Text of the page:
First Mover Americas: Coinbase Plans $1B Bond Sale

BY Coindesk | CORPORATE | 03/13/24 08:01 AM EDT By Lyllah Ledesma

This article originally appeared in First Mover, CoinDesk's daily newsletter, putting the latest moves in crypto markets in context. Subscribe to get it in your inbox every day.

Latest Prices

Top Stories

Coinbase (COIN) announced a plan to cash in on the recent rally in digital assets by raising $1 billion through selling convertible bonds, avoiding an equity sale that could hurt its stock price. The plan also follows the path Michael Saylor's MicroStrategy (MSTR) has taken to fund its crypto aspirations. The crypto exchange said on Tuesday that it will offer the unsecured convertible senior notes through a private offering. Convertible bonds can be turned into shares of the issuing company (or cash) at a certain point, in this case, the conversion year is 2030. Had the company chosen to raise money by selling new shares, that would have diluted the ownership interest of existing shareholders ? something they might have viewed unfavorably.

Ether (ETH) prices might see a correction, Singapore-based digital assets trading firm QCP Capital said in a morning note. The trading firm said it is still cautiously optimistic about the long-term potential of ether. Although ether has sailed past $4,000, its highest price in two years, QCP writes that it's observing a shift in market sentiment, marked by negative risk reversals. These reversals measure the difference in implied volatility between call and put options and have turned negative, likely due to the low probability of a spot ether ETF being approved in the near future. QCP also wrote that it is concerned about the amount of leverage currently in the market, but traders will quickly buy back any dips. Excessive leverage is said to have caused the May 2021 crash, where prices fell by 30% over the course of 24 hours, and a 10% correction in bitcoin's price in January.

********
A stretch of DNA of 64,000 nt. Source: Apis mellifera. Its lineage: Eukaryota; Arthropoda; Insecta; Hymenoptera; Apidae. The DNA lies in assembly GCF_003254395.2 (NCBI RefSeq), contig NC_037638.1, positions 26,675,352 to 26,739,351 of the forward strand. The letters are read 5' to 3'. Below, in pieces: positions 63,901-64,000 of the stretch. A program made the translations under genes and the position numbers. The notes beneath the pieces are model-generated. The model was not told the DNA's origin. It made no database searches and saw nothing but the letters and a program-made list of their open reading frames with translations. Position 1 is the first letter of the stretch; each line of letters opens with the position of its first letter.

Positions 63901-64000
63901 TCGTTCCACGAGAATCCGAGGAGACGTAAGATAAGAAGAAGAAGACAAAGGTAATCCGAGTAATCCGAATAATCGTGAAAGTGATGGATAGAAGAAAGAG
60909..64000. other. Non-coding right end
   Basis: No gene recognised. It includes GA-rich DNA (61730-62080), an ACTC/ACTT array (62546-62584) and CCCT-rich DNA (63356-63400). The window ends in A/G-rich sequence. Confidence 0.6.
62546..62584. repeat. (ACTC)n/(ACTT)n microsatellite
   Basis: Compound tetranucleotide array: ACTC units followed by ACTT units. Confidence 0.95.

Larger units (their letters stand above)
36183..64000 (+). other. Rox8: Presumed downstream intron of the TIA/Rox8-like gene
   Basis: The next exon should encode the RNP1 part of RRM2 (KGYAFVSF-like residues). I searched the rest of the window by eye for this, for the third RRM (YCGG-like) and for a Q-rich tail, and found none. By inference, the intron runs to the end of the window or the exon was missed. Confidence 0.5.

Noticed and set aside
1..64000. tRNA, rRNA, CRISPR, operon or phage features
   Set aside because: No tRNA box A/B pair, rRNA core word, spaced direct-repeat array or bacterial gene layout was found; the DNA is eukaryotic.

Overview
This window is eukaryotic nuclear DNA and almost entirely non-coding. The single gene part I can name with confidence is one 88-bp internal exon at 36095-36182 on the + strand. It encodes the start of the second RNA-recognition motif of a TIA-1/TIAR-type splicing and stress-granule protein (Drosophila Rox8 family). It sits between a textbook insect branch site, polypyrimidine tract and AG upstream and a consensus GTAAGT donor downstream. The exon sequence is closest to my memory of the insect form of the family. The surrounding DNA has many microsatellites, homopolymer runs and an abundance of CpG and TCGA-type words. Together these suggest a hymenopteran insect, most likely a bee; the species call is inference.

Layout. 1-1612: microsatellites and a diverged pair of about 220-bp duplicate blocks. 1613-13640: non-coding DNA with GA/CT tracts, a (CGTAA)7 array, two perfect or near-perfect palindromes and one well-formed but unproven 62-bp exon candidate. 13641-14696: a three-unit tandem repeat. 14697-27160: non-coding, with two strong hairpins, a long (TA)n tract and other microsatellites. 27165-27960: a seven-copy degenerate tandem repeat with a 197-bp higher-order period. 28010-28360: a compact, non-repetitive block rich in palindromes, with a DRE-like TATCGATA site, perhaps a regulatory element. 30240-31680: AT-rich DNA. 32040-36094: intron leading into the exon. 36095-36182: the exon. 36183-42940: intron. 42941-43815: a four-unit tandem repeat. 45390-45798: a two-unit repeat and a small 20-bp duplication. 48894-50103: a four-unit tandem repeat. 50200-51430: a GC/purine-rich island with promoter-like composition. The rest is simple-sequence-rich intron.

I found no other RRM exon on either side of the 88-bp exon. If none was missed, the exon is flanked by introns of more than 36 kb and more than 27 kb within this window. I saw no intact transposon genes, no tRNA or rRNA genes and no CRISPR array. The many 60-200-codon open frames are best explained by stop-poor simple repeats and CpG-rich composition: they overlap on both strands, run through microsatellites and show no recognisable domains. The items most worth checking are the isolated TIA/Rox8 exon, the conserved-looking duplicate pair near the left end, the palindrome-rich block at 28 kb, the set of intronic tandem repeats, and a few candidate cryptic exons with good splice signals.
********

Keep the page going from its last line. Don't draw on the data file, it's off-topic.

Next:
Current U.S. intellectual property laws are adequate to deal with concerns about copyright and trademark infringement associated with non-fungible tokens (NFTs), a 112-page study by the United States Patent and Trademark Office (USPTO) and the U.S. Copyright Office concluded. The study was requested by the former Democrat senator from Vermont, Patrick Joseph Leahy, and the Democrat senator from North Carolina, Thom Tillis, in June 2022. The USPTO and the Copyright Office conducted three public roundtables and solicited comments from interested stakeholders. The offices found that most stakeholders say the current laws are adequate, even though "trademark misappropriation and infringement are common on NFT platforms."

Trending Posts

  • Terraform Labs Allowed to Hire Law Firm Dentons in Bankruptcy Case by U.S. Court: Reuters
  • Binance-Nigeria Brawl Continues as Country Asks Exchange to Submit List of Top 100 Users
  • SEC Orders First Trust-SkyBridge to Declare Its Bitcoin ETF Application Abandoned

In general the bond market is volatile, and fixed income securities carry interest rate risk. (As interest rates rise, bond prices usually fall, and vice versa. This effect is usually more pronounced for longer-term securities.) Fixed income securities also carry inflation risk and credit and default risks for both issuers and counterparties. Unlike individual bonds, most bond funds do not have a maturity date, so avoiding losses caused by price volatility by holding them until maturity is not possible.

Lower-quality debt securities generally offer higher yields, but also involve greater risk of default or price changes due to potential changes in the credit quality of the issuer. Any fixed income security sold or redeemed prior to maturity may be subject to loss.

Before investing, consider the funds' investment objectives, risks, charges, and expenses. Contact Fidelity for a prospectus or, if available, a summary prospectus containing this information. Read it carefully.